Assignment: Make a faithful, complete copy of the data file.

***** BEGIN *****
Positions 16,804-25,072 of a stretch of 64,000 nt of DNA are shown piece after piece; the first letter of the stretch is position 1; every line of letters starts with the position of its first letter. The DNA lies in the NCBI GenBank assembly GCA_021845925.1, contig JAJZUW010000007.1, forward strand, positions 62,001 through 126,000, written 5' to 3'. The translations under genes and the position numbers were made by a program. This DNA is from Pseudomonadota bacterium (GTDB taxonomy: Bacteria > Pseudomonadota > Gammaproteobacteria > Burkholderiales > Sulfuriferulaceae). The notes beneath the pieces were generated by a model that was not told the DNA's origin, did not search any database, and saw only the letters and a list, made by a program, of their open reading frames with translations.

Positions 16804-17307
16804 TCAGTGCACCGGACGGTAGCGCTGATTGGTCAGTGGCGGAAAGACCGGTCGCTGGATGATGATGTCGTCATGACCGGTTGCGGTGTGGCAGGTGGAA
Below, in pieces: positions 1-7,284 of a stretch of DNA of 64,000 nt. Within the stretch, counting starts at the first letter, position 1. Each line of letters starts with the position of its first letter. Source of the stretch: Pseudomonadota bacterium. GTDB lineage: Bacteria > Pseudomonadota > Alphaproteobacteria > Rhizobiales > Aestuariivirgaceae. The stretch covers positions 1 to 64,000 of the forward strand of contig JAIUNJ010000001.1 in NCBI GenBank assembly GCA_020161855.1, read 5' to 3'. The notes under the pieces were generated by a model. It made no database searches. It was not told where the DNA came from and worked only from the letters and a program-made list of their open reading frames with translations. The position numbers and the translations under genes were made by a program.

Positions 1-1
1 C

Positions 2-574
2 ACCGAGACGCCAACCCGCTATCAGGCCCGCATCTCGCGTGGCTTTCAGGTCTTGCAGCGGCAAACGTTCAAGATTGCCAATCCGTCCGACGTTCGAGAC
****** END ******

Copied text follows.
Positions 16,804-25,072 of a stretch of 64,000 nt of DNA are shown piece after piece; the first letter of the stretch is position 1; every line of letters starts with the position of its first letter. The DNA lies in the NCBI GenBank assembly GCA_021845925.1, contig JAJZUW010000007.1, forward strand, positions 62,001 through 126,000, written 5' to 3'. The translations under genes and the position numbers were made by a program. This DNA is from Pseudomonadota bacterium (GTDB taxonomy: Bacteria > Pseudomonadota > Gammaproteobacteria > Burkholderiales > Sulfuriferulaceae). The notes beneath the pieces were generated by a model that was not told the DNA's origin, did not search any database, and saw only the letters and a list, made by a program, of their open reading frames with translations.

Positions 16804-17307
16804 TCAGTGCACCGGACGGTAGCGCTGATTGGTCAGTGGCGGAAAGACCGGTCGCTGGATGATGATGTCGTCATGACCGGTTGCGGTGTGGCAGGTGGAA
Below, in pieces: positions 1-7,284 of a stretch of DNA of 64,000 nt. Within the stretch, counting starts at the first letter, position 1. Each line of letters starts with the position of its first letter. Source of the stretch: Pseudomonadota bacterium. GTDB lineage: Bacteria > Pseudomonadota > Alphaproteobacteria > Rhizobiales > Aestuariivirgaceae. The stretch covers positions 1 to 64,000 of the forward strand of contig JAIUNJ010000001.1 in NCBI GenBank assembly GCA_020161855.1, read 5' to 3'. The notes under the pieces were generated by a model. It made no database searches. It was not told where the DNA came from and worked only from the letters and a program-made list of their open reading frames with translations. The position numbers and the translations under genes were made by a program.

Positions 1-1
1 C

Positions 2-574
2 ACCGAGACGCCAACCCGCTATCAGGCCCGCATCTCGCGTGGCTTTCAGGTCTTGCAGCGGCAAACGTTCAAGATTGCCAATCCGTCCGACGTTCGAGAC